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Anthotypes and the art of letting go

These photographs made with photosensitive plant matter fade quickly, but you can catch them at the Rhode Island Center for Photographic Arts

Mary Kocol, “Portrait of an Artist with Hydrangeas," iris anthotype, 2021.Mary Kocol

PROVIDENCE — In the summer of 2019, photographers Jesseca Ferguson and Mary Kocol got together in Ferguson’s Fort Point studio kitchen to blend beets, spinach, and boiled red cabbage. They weren’t making a hearty borscht. They were preparing emulsions for anthotypes — photographs made with photosensitive plant matter.

Ferguson painted the emulsion on watercolor paper and set a positive transparency atop the treated paper and exposed it to the sun. Over days or weeks, an image would appear.

The environmentally sustainable anthotype method, originally developed in the 19th century, is having a renaissance. Kocol and Ferguson have organized “Making Pictures from Plants: Contemporary Anthotypes” at the Rhode Island Center for Photographic Arts.


Anthotypes fade quickly, and their transitory nature is key to much of the art here. Kocol and Ferguson exhibit digital reproductions of their own work, having scanned them at their deepest blushes — a bit of a cheat, although the rich hues suggest a romantic world of monochromatic possibilities in alternative photography.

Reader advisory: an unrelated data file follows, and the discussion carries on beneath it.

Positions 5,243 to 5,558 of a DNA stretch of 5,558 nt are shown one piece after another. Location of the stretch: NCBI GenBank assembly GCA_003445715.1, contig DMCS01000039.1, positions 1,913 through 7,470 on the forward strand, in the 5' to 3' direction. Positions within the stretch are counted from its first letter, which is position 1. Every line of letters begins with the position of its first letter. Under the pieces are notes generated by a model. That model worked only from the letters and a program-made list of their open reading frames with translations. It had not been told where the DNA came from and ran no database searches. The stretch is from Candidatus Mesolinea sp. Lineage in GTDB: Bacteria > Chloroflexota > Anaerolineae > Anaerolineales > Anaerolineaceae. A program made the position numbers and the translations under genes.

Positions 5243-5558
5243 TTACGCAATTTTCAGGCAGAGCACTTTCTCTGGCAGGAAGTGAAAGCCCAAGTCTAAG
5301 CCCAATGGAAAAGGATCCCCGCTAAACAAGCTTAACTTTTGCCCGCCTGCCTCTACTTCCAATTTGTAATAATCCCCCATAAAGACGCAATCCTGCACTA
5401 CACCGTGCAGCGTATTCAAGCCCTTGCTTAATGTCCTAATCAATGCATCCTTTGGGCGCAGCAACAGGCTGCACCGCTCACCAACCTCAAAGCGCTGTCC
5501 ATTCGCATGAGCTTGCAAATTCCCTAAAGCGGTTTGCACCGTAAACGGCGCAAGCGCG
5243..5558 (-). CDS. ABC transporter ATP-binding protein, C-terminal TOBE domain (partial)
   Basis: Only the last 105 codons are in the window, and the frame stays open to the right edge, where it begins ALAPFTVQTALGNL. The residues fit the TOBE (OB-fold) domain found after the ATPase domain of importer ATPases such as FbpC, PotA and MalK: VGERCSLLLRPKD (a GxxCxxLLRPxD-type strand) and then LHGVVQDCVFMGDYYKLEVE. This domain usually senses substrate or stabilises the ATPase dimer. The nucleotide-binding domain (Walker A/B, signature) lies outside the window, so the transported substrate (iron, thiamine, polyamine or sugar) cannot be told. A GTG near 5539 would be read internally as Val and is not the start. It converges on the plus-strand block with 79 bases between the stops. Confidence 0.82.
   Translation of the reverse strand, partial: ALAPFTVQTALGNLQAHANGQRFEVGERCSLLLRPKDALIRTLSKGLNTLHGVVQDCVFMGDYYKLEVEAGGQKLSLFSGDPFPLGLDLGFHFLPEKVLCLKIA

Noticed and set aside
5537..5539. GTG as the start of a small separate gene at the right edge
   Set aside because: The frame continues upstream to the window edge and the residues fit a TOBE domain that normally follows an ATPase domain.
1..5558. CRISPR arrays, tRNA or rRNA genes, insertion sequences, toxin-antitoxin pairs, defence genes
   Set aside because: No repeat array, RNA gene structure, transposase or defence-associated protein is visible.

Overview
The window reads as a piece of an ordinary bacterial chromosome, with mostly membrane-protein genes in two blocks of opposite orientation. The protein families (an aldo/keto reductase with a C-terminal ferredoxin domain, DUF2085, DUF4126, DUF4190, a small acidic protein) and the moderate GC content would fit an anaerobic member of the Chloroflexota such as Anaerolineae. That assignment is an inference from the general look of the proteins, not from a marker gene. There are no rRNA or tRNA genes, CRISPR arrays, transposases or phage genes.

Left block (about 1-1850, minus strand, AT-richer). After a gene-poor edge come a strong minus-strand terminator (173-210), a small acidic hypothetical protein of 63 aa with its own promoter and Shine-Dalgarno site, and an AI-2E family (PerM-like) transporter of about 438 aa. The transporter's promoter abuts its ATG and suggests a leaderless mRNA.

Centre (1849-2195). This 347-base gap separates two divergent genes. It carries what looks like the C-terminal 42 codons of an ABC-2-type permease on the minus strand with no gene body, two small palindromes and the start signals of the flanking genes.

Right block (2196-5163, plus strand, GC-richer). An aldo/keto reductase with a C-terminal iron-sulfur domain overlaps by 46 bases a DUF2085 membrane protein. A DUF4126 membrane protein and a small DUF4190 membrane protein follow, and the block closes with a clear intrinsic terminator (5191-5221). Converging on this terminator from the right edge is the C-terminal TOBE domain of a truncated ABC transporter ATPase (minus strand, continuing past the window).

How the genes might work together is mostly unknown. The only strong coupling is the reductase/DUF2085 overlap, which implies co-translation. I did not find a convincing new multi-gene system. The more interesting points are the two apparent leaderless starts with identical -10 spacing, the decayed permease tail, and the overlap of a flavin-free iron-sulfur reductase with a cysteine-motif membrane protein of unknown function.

John Opera, untitled, 2019, blueberry anthotype.John Opera

For “Four Dresses, Four Snowflakes (Propeller)” Francis Schanberger arrayed small dresses and doilies on paper painted with smashed purple irises. The piece feels at once ghostly and young; the shadow-like children’s dresses will slowly vanish, like youth. Elizabeth Ellenwood, who photographs coral reefs, makes anthotypes that echo the loss of reefs’ colors as they bleach to death in warming seas.

Jesseca Ferguson, “Lunar Landscape 6,” purple carnations anthotype, 2021.Jesseca Ferguson

Even artists using anthotypes in other mediums highlight their memorial quality. In Edd Carr’s brief, grainy, spinach-toned video animation “See Fox Run,” an anti-hunting activist cradles a slain fox.

Nettie Edwards used only items inherited from her beloved aunt to create anthotypes for “Grave Goods,” a series of digital photographs featuring assemblages she crafted for the exposure process. The objects to print, papers to print on, and weights and fasteners to secure them all became part of the art in a ritual of letting go.


Nettie Edwards, "Safety Pin on Coal Dealer's Receipt coated with Sweet Pea Emulsion, under glass paperweight,” 2020.David Dare Photography

Edwards’s “Safety Pin on Coal Dealer’s Receipt coated with Sweet Pea Emulsion, under glass paperweight” is a record of fading, and of the fullness of a life, and the fullness of a niece’s love. Nothing lasts forever. Anthotypes compel us to savor the deepest colors before they vanish.


At Rhode Island Center for Photographic Arts, 118 North Main St., Providence, through April 15.

Cate McQuaid can be reached at Follow her on Instagram @cate.mcquaid.